The energetic sense(ly) image

We are stuck in the dilemma of being exposed to an increasing flood of data at shorter and shorter intervals. There is not enough time to process it adequately. In addition, culturally conditioned means of expression burden the exchange. When high-context meets low-context, the unfamiliar style of the counterpart triggers unexpected reflexes: Boredom or impatience, lack of and misunderstanding, and, in the end, differently construed outcomes. If signs, words, and expressions are interpreted differently, this puts a strain on mutual understanding. This pressure is especially true if the content is not conveyed with sense(ly) images.

The contents become symbolic by not limiting themselves to numbers, data, and facts, but by additionally describing sensual aspects: visually, auditorily, kinesthetically. For this purpose, we express an issue through multiple channels. Vehicles for this are metaphors, analogies, or symbols, which we describe in writing or pictorially.

  • Symbol – the minimalist meaning carrier
    A symbol is a simple sign that represents complex facts. In South Africa’s Blombos Cave is the oldest symbol found to date (estimated to be 75,000 to 100,000 years old) – a type of cross-hatching (more about such discoveries: here). Currently, anthropologists believe that it is magical good luck mojo for hunting. Experienced shamans, immersed in a trance, painted them on the walls of uninhabited caves. Nowadays, we know symbols in different areas. In politics, we are familiar with national flags, crests, and party logos. The followers of a religion draw a lot of strength and community spirit from their signet. This is true for the Christian cross, the Muslim crescent moon, or the Jewish Star of David. In PR, we find precious logos, such as the Olympic circles, the Audi circles, or Apple’s apple. Technicians use graphical symbols to represent complex relationships in their blueprints, process descriptions, and structural diagrams.
    A symbol is an emblem and a sign of recognition. It refers to the extensive facts of a subject area. On the one hand, a sign warns against the undesirable or the rejected. It deters and alerts with a warning against deer crossing or with a skull against a poisonous substance. On the other hand, a symbol creates a sense of community and thus an identity.
  • Analogy – by virtue of the same properties
    An analogy occurs when two circumstances or things have the same characteristics. In the simple case, it is a matter of similar attributes. An example is the comparison of Xi Jinping with Mao Zedong (both are paramount leaders of China). Complex cases arise from similar, indirectly derived features. The clockwork and the tayloristic company structure have some things in common. Take as an example the property that they are made up of parts that together serve a purpose and are comparably vulnerable.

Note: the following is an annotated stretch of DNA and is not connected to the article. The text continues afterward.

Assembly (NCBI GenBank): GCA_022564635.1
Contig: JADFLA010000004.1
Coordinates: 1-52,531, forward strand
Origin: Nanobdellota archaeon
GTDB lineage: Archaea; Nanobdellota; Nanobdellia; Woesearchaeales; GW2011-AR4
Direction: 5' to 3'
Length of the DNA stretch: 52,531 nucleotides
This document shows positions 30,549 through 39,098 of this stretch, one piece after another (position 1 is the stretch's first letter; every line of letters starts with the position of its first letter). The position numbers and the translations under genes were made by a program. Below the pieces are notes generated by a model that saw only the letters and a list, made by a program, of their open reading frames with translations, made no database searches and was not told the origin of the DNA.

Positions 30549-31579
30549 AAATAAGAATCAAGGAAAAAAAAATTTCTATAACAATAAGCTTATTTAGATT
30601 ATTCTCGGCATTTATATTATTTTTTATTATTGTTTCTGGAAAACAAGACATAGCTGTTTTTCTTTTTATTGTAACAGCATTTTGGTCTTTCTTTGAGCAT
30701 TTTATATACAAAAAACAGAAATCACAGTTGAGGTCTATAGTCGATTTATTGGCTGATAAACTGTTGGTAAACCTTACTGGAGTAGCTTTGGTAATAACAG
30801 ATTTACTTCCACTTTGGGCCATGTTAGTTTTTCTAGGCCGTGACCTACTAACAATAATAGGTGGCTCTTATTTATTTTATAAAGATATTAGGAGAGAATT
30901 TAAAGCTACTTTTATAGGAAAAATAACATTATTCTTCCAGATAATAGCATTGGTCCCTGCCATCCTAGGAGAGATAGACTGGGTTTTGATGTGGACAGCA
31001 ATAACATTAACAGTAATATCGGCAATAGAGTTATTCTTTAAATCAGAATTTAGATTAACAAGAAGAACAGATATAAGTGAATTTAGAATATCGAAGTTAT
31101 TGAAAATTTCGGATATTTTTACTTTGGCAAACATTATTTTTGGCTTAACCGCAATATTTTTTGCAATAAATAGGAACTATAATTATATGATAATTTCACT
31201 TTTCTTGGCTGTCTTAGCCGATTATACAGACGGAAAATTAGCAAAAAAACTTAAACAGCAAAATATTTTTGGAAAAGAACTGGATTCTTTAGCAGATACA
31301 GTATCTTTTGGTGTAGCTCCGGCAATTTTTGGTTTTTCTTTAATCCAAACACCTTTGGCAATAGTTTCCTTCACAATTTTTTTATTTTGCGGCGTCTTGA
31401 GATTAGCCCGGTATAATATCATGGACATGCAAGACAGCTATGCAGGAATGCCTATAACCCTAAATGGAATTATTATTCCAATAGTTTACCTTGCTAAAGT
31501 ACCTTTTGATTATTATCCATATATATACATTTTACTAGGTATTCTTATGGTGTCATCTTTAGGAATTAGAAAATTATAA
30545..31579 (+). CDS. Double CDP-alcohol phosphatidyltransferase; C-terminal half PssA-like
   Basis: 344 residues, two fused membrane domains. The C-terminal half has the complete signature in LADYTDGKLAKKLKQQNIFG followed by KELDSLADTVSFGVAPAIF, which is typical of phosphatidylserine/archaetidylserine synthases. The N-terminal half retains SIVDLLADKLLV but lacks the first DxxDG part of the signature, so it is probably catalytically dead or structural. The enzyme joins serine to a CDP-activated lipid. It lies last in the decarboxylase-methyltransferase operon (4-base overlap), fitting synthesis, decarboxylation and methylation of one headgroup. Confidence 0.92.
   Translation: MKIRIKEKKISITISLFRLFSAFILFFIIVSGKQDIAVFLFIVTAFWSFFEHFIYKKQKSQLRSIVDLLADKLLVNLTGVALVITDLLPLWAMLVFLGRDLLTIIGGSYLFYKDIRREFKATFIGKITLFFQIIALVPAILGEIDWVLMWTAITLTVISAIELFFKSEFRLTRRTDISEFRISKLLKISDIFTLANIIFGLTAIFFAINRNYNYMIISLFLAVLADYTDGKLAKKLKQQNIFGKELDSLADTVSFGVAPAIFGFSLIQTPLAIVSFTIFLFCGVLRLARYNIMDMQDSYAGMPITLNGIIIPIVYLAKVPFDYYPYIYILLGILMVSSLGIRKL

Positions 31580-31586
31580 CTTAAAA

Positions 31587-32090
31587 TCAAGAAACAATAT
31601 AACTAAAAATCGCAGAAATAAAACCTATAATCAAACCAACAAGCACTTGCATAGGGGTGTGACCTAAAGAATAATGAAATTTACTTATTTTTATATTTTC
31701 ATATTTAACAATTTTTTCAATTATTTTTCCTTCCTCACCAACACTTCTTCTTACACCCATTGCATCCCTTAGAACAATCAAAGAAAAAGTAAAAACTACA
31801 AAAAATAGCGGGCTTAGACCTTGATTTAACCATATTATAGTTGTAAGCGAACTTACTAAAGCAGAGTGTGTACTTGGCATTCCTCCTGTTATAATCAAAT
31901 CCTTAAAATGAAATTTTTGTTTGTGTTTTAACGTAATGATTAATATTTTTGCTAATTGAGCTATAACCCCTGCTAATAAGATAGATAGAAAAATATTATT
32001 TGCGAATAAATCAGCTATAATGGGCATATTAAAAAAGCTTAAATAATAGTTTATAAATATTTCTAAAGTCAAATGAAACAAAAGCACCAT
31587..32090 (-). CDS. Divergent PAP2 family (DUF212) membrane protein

The analogy thrives on the fact that we recognize similar patterns in different circumstances by which we notice the same characteristics. It does not matter whether or how we evaluate the overlapping features. Wooden and plastic bricks have the same properties. They can be combined in any way and reused infinitely. In addition, they train fine motor skills, create a sense of creative achievement, and can be applied regardless of age.
  • Metaphor – the thrilling analogy
    Metaphors describe sophisticated analogies with additional aspects, adapted structures, a purposeful storyline, and convincing arguments. If we look at the construction of an edifice, it resembles a project. Both consist of various tasks, roles, interdependencies, sequences (with a defined start and end), milestones, and much more. When building the pyramids, we think of huge building elements, “slaves”, resources, transport routes and techniques, rooms, rituals, and much more.
    The metaphor thrives on an exciting story. It sweeps the audience along with the help of a sophisticated arc of suspense, and effectively conveys the actual message. When, for instance, building blocks create unexpected structure like a bridge that carries three people and spans a three-meter-wide stream. And more than 500 people build the whole in 60 minutes. The story conveys that we can achieve the seemingly unthinkable if we try. The astounding conclusions have a lasting effect on the audience, reaching them emotionally and anchoring them in their minds.

Bottom line: The desire to present content or oneself in the best possible way leads to supposedly complete content overloaded with data. Prosaic presentations are difficult to process and remember because they are free of emotional anchors. Using a sensually charged metaphor increases the likelihood that the audience will pick up the desired core messages. At its simplest, signs create a curious symbol that reminds people of the topic when it appears. A sensually charged metaphor makes it more likely that the audience will take away the untended core messages. A metaphor has a lasting effect if it presents the features and components in an exciting way. The coherent flow ends up justifying the theme presented. The sense(ly) image provides the energy that permeates all participants and their activities and preserves the momentum.